Come (Back) Together!
Is the Theology of “Dividing the House” Passing?
Come together! Come together! Come together, in Jesus’ Name
Jesus People come together, let your light shine.
Let no difference grow between you, let your light shine.
So let it shine, shine, shine!
Come on and let your light shine!
Come together! Come together! Come together, in Jesus’ Name
“Come Together” Jimmy and Carol Owens
©1972 Lexicon Music
“We Wanted to Do Our Music.”
I was a member of the Jesus People movement in the late 1960’s and early 1970’s. In college and in my early teaching career, we conducted crusades on campus and had trans-denominational prayer meetings in the woods. We baptized converts in lakes and swimming pools (There was no ocean available to the Jesus People in Arkansas!) and I even helped run a Coffee House in my hometown called His Place. Music, our own music, was a huge part of what we did. (Did you know you can sing Amazing Grace to the tune of The House of the Rising Sun? Well, we did.) We were the Christian version of the youth counterculture that exposed a “generation gap” in American society. I suppose I will always see true Christianity as a counterculture.
In 1972 a musical was published called Come Together, by Jimmy and Carol Owens. In their wonderful book Words and Music, Jimmy and Carol reveal that this musical was written to carry a certain theology of worship to the church at large. What was that theology? Worship is ministry to the Lord, not ministry to man. It is our first ministry and it demands unity in the body as we focus on Jesus. This became my theology of worship and has served me well for all these years of ministry and study.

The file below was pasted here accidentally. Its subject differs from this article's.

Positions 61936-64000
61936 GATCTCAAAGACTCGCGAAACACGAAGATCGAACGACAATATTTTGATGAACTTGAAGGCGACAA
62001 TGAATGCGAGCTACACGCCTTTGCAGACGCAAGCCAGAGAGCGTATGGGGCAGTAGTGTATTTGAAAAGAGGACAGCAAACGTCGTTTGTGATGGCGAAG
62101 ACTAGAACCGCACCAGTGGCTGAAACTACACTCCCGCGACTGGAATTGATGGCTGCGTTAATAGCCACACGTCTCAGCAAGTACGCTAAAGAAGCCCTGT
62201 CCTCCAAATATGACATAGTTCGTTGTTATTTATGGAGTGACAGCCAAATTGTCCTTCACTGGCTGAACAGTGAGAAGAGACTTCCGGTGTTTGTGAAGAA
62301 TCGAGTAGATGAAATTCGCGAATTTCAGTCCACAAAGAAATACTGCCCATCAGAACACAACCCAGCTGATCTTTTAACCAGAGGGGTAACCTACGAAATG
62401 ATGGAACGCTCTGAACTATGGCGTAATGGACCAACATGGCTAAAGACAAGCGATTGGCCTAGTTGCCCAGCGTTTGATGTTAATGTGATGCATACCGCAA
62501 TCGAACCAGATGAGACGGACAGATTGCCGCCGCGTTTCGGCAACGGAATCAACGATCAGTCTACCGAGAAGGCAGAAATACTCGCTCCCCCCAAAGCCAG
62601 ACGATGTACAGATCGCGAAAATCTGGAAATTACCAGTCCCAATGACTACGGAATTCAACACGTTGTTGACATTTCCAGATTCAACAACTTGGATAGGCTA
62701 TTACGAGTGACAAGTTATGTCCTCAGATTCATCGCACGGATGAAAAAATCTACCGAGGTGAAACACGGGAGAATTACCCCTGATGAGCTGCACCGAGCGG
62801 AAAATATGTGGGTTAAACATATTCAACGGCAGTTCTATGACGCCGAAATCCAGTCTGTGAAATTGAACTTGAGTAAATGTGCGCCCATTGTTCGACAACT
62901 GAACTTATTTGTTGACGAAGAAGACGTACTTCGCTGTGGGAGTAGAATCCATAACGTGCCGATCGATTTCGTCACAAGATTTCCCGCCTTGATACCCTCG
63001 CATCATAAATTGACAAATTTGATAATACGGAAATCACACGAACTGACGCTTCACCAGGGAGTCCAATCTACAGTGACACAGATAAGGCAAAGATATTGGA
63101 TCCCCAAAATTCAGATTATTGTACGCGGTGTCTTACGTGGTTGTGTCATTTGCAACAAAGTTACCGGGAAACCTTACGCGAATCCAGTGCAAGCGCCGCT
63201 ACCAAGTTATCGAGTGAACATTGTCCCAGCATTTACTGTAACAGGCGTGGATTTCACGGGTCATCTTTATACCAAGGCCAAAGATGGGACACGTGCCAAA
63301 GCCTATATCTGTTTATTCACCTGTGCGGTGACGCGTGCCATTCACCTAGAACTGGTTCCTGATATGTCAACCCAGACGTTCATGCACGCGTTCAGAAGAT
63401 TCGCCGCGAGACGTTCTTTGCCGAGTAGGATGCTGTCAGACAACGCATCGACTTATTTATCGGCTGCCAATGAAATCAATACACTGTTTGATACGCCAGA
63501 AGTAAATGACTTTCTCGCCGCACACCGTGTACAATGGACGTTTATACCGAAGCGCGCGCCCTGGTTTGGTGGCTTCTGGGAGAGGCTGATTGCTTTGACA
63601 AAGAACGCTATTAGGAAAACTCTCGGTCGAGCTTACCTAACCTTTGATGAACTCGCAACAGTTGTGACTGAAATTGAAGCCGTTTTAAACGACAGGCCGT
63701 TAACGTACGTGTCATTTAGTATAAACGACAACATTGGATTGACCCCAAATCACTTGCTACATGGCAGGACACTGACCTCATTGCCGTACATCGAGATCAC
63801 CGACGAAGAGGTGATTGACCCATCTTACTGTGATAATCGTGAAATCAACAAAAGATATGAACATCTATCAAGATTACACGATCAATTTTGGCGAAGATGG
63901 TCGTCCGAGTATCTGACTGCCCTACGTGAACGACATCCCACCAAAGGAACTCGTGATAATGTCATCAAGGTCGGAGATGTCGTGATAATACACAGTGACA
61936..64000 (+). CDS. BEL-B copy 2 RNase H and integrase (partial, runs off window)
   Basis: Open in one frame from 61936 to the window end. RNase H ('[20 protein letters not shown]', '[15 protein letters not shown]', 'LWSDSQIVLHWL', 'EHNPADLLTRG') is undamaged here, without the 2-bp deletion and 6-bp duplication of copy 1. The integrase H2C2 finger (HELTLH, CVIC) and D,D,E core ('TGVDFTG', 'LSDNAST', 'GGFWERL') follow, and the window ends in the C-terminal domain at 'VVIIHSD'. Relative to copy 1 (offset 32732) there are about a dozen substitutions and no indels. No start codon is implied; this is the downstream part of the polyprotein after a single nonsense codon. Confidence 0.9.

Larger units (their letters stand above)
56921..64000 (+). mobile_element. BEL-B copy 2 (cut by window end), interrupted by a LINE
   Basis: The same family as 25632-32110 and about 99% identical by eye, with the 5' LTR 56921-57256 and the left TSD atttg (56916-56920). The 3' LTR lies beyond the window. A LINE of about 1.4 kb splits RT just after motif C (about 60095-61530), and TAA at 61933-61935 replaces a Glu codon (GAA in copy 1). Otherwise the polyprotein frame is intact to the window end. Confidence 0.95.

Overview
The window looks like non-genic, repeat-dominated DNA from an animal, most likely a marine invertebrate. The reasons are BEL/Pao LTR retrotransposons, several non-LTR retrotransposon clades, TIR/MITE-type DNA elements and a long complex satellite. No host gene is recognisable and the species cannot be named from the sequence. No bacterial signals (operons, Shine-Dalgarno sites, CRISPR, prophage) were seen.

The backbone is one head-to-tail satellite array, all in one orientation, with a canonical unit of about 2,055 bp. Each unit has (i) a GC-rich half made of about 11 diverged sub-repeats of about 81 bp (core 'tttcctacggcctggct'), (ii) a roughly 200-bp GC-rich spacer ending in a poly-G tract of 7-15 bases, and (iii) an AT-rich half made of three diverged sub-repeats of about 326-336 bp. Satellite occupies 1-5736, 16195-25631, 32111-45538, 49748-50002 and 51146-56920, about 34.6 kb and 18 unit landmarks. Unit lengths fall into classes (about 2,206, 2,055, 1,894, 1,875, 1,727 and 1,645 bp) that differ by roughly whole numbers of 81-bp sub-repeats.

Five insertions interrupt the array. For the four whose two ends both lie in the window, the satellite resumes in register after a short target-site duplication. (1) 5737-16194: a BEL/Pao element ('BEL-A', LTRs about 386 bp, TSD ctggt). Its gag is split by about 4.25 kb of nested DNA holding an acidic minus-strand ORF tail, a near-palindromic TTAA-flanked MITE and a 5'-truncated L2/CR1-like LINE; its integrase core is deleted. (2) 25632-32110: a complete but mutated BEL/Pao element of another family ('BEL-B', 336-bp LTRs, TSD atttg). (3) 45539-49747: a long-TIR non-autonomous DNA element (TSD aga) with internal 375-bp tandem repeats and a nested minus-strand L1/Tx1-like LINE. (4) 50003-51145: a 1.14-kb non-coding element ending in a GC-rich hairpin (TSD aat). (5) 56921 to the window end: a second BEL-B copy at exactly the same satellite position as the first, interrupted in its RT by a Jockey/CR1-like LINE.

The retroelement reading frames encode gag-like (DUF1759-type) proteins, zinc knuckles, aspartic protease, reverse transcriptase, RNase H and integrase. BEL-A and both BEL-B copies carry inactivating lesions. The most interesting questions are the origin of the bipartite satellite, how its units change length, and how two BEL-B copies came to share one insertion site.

In other words, my generation conducted its own reformation of worship which produced the twin fruit of contemporary Christian music and, later, Contemporary Worship Music. The centrality of Jesus and the unity of the church were at the heart of our reformation. “Come together in Jesus’ Name!”
Come Apart in Jesus’ Name
Some years ago, for whatever reasons, the unity of the church became less important, as if the focus on Jesus was insufficient on its own merits to reach the world for Him. When older worshipers pushed back against the “reforms” and musical forms of their children and grandchildren, churches allowed music to become a dividing force.
- A theology of appeasement cast a deceptive light on the worship service and on the music of worship.
- Leaders did not want to lose the new, fresh and exciting aspects of contemporary worship but they could not afford to lose the support of the older generations who paid the bills and wielded the political power.
- The only solution seemed to be separate, style specific services or even new churches built on musical style preferences.
- The justification was “relevance.” Traditional music just wasn’t relevant anymore. Society’s generation gap fractured the local Body of Christ.
A theological shift took place. The worship service became a ministry to the worshipers themselves and to seekers looking on.